“Making Halloween sexy? I think I can say I had something to do with that,” laughs Cassandra Peterson, who, since 1981, has played the role of Elvira, Mistress of the Night to a global audience.

She had a wide range of experiences to fall back on as she built the character, having spent the ‘70s as a Las Vegas showgirl (who also happened to date Elvis Presley) and then a feature performer (but that's not her on the cover of Tom Waits’ album Short Change). Elvira became known for her clever sense of making audiences feel involved, her sharp sassy tongue and a dress that sometimes got her into trouble with mainstream producers.

One such clash came as she worked on the 1982 Halloween episode of CHiPs. Bosses were concerned that the neckline that shot down and the thigh cut that shot up would be too much. But Peterson was used to that, having spent the first few months of her gig as a horror hostess on Los Angeles television assuring producers she had adjusted her dress, even though she didn't touch it. “If it became a problem, I’d just pull my hair down in front of the dress,” she tells UCR. But that’s not her most lasting memory of her CHiPs guest spot. “It was exhausting – long days from 7AM to midnight because there were so many costume changes going on with everybody else. I was in heels the whole time. And Erik Estrada … he was a bit – how do I put it? – full of himself. But I met him again years later and he was lovely.”

Halloween was a bigger deal in the U.S. than anywhere else in the world when Peterson first put on the tight dress and beehive hair. But there's no denying that by adding some sex and sass at a time when global communication was exploding contributed to the holiday’s increasing popularity worldwide. “Making Halloween fun and for adults came from the gay parades,” she says. “I used to join the parades and have so much fun, and a part of Elvira came from that. I’m happy to take some credit for all of that happening.”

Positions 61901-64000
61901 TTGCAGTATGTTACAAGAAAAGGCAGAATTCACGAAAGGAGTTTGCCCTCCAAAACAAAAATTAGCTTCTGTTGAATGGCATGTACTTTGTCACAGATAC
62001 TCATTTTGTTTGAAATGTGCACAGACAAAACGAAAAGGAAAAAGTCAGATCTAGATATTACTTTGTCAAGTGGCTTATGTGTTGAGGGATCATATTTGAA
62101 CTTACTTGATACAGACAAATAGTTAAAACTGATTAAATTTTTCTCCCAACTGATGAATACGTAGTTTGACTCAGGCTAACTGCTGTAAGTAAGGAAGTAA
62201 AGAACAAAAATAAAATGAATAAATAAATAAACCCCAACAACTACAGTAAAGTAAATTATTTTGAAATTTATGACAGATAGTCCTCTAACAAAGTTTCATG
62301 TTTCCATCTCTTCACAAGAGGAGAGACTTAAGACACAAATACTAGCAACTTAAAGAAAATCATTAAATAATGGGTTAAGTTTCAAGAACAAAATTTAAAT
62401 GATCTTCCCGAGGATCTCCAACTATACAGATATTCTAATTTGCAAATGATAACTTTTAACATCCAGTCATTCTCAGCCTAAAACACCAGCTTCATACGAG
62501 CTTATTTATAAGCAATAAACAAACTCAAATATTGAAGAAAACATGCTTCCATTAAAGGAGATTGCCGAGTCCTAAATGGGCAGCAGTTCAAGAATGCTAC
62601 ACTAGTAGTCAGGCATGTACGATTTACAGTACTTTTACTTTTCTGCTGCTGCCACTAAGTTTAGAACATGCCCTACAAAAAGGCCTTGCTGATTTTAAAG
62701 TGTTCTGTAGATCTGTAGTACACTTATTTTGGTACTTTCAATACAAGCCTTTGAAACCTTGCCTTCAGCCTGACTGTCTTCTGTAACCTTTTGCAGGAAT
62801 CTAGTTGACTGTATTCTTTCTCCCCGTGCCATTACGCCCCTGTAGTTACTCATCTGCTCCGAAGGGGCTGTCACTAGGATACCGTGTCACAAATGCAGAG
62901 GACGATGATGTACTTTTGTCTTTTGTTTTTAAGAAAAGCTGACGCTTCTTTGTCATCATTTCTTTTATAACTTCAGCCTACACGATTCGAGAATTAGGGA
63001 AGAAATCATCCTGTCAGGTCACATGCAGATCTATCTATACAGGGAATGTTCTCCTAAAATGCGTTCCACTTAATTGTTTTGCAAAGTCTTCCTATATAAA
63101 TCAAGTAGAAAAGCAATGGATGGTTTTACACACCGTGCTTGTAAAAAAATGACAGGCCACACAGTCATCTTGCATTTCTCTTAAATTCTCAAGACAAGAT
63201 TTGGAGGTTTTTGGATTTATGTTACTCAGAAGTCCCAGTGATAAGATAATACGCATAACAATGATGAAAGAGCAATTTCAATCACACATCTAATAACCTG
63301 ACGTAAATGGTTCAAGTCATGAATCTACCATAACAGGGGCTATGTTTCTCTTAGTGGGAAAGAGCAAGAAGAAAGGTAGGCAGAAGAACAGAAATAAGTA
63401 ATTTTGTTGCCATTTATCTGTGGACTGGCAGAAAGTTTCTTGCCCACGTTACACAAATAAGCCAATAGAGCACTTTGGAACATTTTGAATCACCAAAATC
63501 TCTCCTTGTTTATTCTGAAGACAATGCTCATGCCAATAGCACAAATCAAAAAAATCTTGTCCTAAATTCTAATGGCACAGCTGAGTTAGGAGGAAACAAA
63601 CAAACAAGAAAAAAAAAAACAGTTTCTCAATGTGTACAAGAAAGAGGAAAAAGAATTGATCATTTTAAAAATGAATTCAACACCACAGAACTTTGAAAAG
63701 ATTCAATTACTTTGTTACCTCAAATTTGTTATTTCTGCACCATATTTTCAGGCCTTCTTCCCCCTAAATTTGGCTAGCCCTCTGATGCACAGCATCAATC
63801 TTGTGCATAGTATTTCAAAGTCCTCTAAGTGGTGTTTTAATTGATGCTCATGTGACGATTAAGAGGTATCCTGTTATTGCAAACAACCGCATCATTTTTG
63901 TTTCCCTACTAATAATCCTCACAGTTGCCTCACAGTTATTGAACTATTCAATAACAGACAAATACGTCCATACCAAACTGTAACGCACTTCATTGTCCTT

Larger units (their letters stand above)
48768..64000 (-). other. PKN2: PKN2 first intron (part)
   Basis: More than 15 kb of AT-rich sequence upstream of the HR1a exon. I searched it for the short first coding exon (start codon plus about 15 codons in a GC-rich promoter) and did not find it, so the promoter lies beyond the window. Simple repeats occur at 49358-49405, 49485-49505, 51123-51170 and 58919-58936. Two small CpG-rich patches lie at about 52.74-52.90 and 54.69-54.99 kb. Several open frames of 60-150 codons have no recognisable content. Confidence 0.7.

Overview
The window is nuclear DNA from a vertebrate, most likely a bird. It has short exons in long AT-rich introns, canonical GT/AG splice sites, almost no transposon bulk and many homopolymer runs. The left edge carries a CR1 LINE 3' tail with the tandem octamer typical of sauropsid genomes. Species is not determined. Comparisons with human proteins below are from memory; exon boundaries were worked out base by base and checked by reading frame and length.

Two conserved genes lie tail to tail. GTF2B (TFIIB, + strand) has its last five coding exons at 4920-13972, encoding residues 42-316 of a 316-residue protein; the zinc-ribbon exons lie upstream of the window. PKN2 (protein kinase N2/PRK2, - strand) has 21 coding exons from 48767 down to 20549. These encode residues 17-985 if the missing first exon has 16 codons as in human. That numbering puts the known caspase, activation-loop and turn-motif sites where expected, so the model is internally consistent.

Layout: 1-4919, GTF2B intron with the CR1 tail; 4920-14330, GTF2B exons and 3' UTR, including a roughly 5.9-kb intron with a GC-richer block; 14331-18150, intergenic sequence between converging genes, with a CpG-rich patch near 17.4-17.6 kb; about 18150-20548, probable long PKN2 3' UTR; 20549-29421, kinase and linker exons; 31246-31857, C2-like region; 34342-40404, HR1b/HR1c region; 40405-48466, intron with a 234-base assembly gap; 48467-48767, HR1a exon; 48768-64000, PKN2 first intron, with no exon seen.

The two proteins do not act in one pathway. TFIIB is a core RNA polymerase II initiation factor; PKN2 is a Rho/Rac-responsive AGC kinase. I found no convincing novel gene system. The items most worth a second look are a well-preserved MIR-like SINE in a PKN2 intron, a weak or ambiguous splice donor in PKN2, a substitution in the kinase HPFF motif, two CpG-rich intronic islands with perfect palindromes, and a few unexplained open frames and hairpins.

Nearly 40 years later, Halloween needs to be reinvented as a result of coronavirus restrictions. Can Elvira come to the rescue once again? “I think she can,” Peterson says without pause. “I was getting really thoughtful as we came toward October. I was thinking that, for the first time since it all started, I might get some time to myself this month!”

That was before she became involved in the stage show In Search of the Sanderson Sisters: A Hocus Pocus Hulaween Takeover, which will be streamed live across the world as a one-time event on Oct. 30. Peterson will host as Elvira, while Bette Midler, Sarah Jessica Parker and Kathy Najimy recreate their roles from the 1993 movie Hocus Pocus, with help from Meryl Streep, Billy Crystal, Jamie Lee Curtis, Adam Lambert, Martin Short and others. Surprise guests are also promised.

“Normally, you couldn’t bring all these amazing people together in a way you never could before,” Peterson says. “I mean, Glenn Close, Sarah Silverman – it’s really amazing. Normally, people would have different schedules and be in different parts of the country. It’s really very, very funny.” But still a bit evil? “Still a lot evil – and a bit sexy!”

Performers who invent a character that becomes indistinguishable from the creator often achieve a certain kind of immortality. So, what would happen if Elvira met Cassandra in real life? The question elicits a laugh, a pause and then another laugh. “I think I’d just cower,” Peterson says. “She’s so sassy and smart, and nothing’s gonna stop her. She’d say, ‘I’ve met so many shriveled wimps like you – get outta my way!’”

Peterson sees Elvira as "sorta like a teenager who never grew up. We all have that teenager inside us, don’t we? So I think Elvira is me … before I became warmer and nicer!”

Tickets for In Search of the Sanderson Sisters: A Hocus Pocus Hulaween Takeover are on sale now.


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